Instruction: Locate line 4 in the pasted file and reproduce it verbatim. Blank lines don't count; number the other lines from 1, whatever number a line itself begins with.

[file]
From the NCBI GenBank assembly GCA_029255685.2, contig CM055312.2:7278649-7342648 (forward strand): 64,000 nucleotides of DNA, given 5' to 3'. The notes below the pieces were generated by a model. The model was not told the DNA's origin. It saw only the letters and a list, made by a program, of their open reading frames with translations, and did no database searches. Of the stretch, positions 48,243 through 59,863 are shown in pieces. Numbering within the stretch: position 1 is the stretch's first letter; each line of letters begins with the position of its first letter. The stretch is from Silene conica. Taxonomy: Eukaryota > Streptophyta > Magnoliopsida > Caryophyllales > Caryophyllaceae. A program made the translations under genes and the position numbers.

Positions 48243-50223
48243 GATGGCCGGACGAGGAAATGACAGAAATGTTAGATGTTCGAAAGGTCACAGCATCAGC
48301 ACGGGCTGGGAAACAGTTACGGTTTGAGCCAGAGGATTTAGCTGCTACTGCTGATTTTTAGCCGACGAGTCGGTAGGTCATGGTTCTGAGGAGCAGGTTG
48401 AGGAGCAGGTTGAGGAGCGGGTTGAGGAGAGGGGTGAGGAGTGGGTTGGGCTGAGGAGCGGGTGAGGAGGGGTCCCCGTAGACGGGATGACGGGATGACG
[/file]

48301 ACGGGCTGGGAAACAGTTACGGTTTGAGCCAGAGGATTTAGCTGCTACTGCTGATTTTTAGCCGACGAGTCGGTAGGTCATGGTTCTGAGGAGCAGGTTG